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  • Accra is not a beautiful city by any stretch of the imagination. It shares an unlovely and unloved feel with many Anglophone West African cities where neither the colonial master nor the post-independence elites took much interest, let alone pride, in the national capital. But it is interesting. And is at its most interesting in the old parts of town, where medieval meets modern and the first and third worlds exist side by side.

    Though a huge urban sprawl of over five million inhabitants, Accra’s centre is still the old settlements of Jamestown, Usherstown and Korle-Gonno. Central Ga-Mashie's high-street winds along the coast past the pungent Korle lagoon, the lively Jamestown fishing harbour, historic James Fort prison and Usher Fort. This small quarter of the city used to be the centre of commercial life in Accra but the main port moved and businesses closed down or gradually migrated to industrial parks and with them the livelihoods of the people of Jamestown.

    Seaview hotel where so many couples spent their honeymoons in the 1950s and 60s is just a shell; painted, like so many buildings in Ghana, with the colours of a mobile phone company. Across the road the lighthouse stands tall still proudly and brightly red and white.

    On the beach front any coconut palms have long been washed away by the encroaching sea currents from the Gulf of Guinea. The Ga fishermen tend their boats and mend their nets while women wait with their baskets clutched to their hips waiting for the fleet to bring in the daily catch which they will take to the market and the Accra streets to sell.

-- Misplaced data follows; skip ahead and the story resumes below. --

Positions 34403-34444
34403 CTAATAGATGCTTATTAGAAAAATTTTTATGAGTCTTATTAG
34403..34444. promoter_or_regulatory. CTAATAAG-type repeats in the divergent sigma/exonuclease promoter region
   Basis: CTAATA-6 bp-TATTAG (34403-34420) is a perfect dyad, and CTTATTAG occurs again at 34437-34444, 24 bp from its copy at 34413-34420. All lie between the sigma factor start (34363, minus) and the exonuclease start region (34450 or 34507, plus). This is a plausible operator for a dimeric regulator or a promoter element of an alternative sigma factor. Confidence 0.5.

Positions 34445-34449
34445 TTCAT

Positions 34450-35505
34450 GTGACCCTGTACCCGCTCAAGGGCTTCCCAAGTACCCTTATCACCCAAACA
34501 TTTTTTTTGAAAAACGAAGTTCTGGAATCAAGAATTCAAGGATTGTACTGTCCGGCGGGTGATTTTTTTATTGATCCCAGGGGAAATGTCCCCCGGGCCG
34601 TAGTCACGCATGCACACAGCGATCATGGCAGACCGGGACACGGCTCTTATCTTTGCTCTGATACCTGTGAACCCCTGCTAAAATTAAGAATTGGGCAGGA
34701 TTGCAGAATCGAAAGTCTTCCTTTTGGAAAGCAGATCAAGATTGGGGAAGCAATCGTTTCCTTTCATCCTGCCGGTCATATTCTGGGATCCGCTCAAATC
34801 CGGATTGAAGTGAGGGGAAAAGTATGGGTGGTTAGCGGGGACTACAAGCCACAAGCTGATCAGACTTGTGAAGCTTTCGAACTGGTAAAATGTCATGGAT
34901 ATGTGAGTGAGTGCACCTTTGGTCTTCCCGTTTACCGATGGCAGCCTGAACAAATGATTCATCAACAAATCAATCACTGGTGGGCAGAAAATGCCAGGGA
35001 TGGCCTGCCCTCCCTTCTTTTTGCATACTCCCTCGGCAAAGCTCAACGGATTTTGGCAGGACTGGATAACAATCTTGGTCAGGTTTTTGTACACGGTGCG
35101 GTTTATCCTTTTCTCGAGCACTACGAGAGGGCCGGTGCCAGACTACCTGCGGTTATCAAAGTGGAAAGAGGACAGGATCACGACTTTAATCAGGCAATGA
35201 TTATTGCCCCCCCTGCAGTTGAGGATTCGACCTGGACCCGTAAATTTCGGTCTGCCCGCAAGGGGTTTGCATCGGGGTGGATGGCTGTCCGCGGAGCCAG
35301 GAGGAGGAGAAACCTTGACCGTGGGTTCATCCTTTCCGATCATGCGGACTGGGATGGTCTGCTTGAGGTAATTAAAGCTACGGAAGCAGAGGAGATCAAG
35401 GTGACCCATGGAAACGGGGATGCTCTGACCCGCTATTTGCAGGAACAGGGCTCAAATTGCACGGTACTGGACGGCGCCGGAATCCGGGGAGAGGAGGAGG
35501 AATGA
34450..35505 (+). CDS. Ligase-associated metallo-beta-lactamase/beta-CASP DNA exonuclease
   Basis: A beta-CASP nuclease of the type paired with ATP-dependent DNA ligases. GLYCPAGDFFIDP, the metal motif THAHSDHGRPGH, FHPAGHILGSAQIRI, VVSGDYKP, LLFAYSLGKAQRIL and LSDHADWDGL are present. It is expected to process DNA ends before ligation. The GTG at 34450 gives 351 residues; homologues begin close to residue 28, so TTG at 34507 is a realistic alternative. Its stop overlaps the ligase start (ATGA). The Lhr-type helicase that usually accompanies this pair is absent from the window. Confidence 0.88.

The city’s rubbish seems to collect along the seashore. Modern debris and organic detritus mix and lie untouched until tropical rains come to wash them into the lagoon or into the sea directly.

    Every year the people of central Accra celebrate their arrival in Ghana all those hundreds of years ago with a thanksgiving celebration called Homowo. The festival begins with a celebration of twins and is followed by a wonderful, colourful parade of the people chiefs, fetish priests and the community drummers. Most households cook the delicious Homowo feast of rich palm-nut soup and fermented maize grain called ‘Kpoi-kpoi’. The tough streets of Accra forget their rubbish and claim some of their former glory as people put on finery, decorate houses and dance till the early hours in celebration.

    I was taken to my first Homowo the year I arrived in Ghana and was welcomed into the old family house of a new friend to commemorate their harvest. There right in the middle of old Jamestown where crowded houses spill onto increasingly narrow streets I realised I felt at home. In that company of a proud and defiant community I began to love the chaos.
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